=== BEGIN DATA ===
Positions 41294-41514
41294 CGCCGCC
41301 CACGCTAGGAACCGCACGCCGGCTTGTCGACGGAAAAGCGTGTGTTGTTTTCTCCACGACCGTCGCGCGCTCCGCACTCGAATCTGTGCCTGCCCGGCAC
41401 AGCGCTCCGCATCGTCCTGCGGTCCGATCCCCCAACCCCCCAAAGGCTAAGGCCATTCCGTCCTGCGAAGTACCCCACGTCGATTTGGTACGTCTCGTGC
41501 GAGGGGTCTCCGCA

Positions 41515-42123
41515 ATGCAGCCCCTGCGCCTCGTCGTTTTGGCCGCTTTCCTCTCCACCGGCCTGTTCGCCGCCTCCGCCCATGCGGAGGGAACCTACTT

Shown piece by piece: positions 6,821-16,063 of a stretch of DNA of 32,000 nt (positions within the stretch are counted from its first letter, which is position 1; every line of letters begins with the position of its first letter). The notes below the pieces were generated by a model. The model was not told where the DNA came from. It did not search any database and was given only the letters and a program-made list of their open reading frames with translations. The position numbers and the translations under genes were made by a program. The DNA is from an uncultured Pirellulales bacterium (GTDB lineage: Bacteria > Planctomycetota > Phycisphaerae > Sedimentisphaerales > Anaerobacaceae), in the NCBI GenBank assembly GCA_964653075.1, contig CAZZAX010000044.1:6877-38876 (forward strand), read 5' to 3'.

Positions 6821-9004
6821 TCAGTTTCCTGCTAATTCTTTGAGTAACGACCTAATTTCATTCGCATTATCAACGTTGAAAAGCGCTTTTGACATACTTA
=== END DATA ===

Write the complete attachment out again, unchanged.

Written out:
Positions 41294-41514
41294 CGCCGCC
41301 CACGCTAGGAACCGCACGCCGGCTTGTCGACGGAAAAGCGTGTGTTGTTTTCTCCACGACCGTCGCGCGCTCCGCACTCGAATCTGTGCCTGCCCGGCAC
41401 AGCGCTCCGCATCGTCCTGCGGTCCGATCCCCCAACCCCCCAAAGGCTAAGGCCATTCCGTCCTGCGAAGTACCCCACGTCGATTTGGTACGTCTCGTGC
41501 GAGGGGTCTCCGCA

Positions 41515-42123
41515 ATGCAGCCCCTGCGCCTCGTCGTTTTGGCCGCTTTCCTCTCCACCGGCCTGTTCGCCGCCTCCGCCCATGCGGAGGGAACCTACTT

Shown piece by piece: positions 6,821-16,063 of a stretch of DNA of 32,000 nt (positions within the stretch are counted from its first letter, which is position 1; every line of letters begins with the position of its first letter). The notes below the pieces were generated by a model. The model was not told where the DNA came from. It did not search any database and was given only the letters and a program-made list of their open reading frames with translations. The position numbers and the translations under genes were made by a program. The DNA is from an uncultured Pirellulales bacterium (GTDB lineage: Bacteria > Planctomycetota > Phycisphaerae > Sedimentisphaerales > Anaerobacaceae), in the NCBI GenBank assembly GCA_964653075.1, contig CAZZAX010000044.1:6877-38876 (forward strand), read 5' to 3'.

Positions 6821-9004
6821 TCAGTTTCCTGCTAATTCTTTGAGTAACGACCTAATTTCATTCGCATTATCAACGTTGAAAAGCGCTTTTGACATACTTA